Downtown trees quite a draw
June 9, 2008 · Updated 6:31 PM
Now, advocates say, if islanders could just save more of them.
Long before a slew of condominiums began to rise along Winslow Way, the ancestors of the timber with which theyre built started their own ascent toward the heavens.
Today, a few senior specimens still stretch leafy appendages across eves and sidewalks.
But development threatens scores of historic and champion trees that, in absence of public awareness and stringent removal guidelines, conservationists say may become casualties.
We need buildings, said Seattle plant expert Arthur Lee Jacobson. But we also need to preserve trees. Every tree has a story behind it, but some deserve special protection.
Some are worth saving because theyre likely to survive surrounding construction others arent. Its important to find a balance.
Jacobson, an author and consultant, led a group of about 35 tree enthusiasts on a tour of Winslow trees Wednesday.
The event, organized by island plant pathologist Olaf Ribeiro and paid for by the city, was the first of what Ribeiro hopes will be many such tours designed to educate people about the perils facing local trees. Ribeiro got the idea during a visit to Walla Walla, where a similar tour in that city became a tourist draw.
I was told that people come from all over to take the tour, he said. I thought why not do that here?
Wednesdays turnout, he said, was encouraging.
One woman came from Redmond, he said. I was surprised someone would come so far, but she said she was always willing to travel to places where people were working to protect trees.
Highlights of the tour included a century-old red oak with a 110-foot canopy spread next to the historical museum and downtowns tallest tree, a 158-foot Douglas fir in the ravine near the ferry terminal.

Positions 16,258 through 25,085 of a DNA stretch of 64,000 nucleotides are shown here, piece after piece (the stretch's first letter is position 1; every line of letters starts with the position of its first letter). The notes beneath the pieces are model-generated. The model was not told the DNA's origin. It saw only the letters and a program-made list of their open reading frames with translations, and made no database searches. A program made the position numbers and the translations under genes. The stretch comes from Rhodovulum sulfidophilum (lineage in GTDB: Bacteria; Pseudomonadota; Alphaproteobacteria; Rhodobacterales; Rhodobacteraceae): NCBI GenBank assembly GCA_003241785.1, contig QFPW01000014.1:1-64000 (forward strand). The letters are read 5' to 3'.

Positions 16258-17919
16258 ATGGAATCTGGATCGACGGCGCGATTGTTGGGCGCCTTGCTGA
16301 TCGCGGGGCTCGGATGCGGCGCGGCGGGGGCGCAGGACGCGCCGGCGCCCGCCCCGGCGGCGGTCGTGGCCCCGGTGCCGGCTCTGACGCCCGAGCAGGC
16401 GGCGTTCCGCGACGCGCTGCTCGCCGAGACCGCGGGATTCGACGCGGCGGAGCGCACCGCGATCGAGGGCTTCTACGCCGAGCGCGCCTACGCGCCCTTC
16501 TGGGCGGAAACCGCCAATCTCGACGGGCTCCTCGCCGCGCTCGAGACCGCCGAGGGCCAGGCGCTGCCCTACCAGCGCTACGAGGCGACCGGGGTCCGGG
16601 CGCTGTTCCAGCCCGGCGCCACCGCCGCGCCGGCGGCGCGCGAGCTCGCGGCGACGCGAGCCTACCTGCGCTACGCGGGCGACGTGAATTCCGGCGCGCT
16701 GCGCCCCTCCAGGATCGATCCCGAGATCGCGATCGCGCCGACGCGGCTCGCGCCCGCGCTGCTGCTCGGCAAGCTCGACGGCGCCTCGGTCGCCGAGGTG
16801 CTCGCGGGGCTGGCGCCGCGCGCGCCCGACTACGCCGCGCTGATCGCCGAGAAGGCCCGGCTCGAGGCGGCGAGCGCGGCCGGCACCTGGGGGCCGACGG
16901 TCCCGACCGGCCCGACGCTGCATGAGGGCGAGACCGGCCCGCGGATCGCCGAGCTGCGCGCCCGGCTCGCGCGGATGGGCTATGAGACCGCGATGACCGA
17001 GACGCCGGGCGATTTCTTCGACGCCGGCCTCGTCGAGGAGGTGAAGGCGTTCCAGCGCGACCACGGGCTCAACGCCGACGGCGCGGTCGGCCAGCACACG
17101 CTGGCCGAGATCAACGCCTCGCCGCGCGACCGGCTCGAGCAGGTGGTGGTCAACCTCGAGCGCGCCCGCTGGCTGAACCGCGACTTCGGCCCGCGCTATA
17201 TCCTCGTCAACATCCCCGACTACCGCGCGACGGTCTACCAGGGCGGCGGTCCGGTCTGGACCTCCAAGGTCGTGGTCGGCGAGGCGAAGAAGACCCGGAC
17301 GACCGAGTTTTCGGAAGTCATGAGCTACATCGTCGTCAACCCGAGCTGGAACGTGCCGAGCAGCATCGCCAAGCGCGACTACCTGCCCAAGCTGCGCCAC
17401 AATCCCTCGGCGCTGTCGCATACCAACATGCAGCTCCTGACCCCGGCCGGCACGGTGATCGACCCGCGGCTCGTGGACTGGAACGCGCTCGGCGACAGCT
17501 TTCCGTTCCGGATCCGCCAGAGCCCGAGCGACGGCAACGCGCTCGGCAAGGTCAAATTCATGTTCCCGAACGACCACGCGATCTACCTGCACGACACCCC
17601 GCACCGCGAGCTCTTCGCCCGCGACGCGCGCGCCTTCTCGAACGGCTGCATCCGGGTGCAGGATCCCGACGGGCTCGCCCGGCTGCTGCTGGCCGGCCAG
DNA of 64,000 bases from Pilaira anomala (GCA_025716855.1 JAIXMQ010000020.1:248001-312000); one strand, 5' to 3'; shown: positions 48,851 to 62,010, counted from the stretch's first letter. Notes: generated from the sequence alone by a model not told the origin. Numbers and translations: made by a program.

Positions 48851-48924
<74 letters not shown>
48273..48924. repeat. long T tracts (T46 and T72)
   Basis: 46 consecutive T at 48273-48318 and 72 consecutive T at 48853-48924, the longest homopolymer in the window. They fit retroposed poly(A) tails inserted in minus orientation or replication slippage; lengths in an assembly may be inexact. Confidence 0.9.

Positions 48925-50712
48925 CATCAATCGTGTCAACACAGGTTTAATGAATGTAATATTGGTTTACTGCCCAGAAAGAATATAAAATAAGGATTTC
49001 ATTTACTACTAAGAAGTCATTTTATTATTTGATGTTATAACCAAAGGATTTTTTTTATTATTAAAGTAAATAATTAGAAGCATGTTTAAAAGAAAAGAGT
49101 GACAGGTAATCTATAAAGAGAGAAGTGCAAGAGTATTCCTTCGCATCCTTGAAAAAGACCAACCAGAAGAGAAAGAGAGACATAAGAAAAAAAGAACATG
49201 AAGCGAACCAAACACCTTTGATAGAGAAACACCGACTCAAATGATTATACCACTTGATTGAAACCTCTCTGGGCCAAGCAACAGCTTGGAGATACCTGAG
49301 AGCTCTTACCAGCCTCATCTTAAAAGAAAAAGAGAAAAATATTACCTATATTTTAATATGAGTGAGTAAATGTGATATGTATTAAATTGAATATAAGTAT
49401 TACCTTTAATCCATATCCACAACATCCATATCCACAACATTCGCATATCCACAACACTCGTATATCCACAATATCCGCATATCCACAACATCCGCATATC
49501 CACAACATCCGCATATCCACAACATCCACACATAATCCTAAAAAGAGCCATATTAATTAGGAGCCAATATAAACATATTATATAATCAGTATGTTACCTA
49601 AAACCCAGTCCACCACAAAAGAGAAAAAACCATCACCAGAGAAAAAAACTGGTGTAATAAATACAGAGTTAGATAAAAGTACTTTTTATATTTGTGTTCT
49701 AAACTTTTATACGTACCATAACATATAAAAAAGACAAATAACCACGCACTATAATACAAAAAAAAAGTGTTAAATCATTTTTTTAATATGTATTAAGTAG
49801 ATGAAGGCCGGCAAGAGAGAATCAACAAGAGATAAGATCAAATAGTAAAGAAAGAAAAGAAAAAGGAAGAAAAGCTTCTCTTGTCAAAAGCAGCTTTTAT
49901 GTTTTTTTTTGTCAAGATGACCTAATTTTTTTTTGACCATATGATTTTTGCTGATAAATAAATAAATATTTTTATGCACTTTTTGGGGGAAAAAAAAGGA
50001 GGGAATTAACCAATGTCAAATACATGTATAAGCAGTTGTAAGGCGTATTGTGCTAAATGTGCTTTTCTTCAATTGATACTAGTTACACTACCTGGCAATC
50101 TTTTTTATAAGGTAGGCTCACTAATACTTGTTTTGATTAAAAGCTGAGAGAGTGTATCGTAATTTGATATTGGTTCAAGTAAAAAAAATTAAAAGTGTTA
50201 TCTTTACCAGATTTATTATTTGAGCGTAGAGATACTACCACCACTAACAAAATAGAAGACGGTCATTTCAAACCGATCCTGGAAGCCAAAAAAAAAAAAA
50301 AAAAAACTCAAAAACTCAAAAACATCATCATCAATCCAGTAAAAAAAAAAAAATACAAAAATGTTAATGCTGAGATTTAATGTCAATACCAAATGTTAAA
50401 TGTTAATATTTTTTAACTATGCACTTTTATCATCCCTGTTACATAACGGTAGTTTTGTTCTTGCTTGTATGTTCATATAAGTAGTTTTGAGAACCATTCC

Ribeiro hopes future tours will bring recognition and, more importantly, protection to the citys historic trees. Another tour, probably this summer, is in the works.
Ribeiro said the citys current ordinance doesnt offer trees enough protection.
While he thinks a new ordinance would help, he is more concerned about education.
It would be best to have a better ordinance just in case, he said. But any time you tell people not to do something it doesnt work. The best thing we can do is make them aware of important trees. Since we have the technology to move trees, theres no reason to cut them down.
The city created a Heritage Tree Program earlier this year to designate and protect especially significant trees from being removed.
City Planner Marja Preston, who helped organize the event, said three trees have been nominated for the program so far.
Selected trees will receive a plaque from the city explaining their significance.
Meanwhile, development continues with the hope that builders will respect the history of the trees on their property.
Ribeiro said many new developments have been receptive to his pleas for the trees by incorporating them into their designs rather than cutting them down.
Cass Turnbull, president of PlantAmnesty, a nonprofit committed to good pruning practices, said overly restrictive tree ordinances force property owners to keep hazard trees, but that a lot of Pacific Northwest ordinances are too lax, causing many precious trees to be fallen or mutilated by supercilious saws.
Like Jacobson, she favors balance, but said part of the problem is hardwired into the opposing constituencies.
Tree lovers tend to be peaceful and compromising, she said. Whereas view-mongers and those who want to cut trees down tend to be well-organized and more disposed to bullying.
Jacobson advised islanders to avoid hasty decisions in favor of thoughtful planning.
There are two sides to the story, he said. A lot of people tend to lean toward private property rights instead of the public good. But people dont live that long, and even if they do, most of them move around like a fly on a window.
The community at large will long outlast any individual I believe we should err on the side of public good.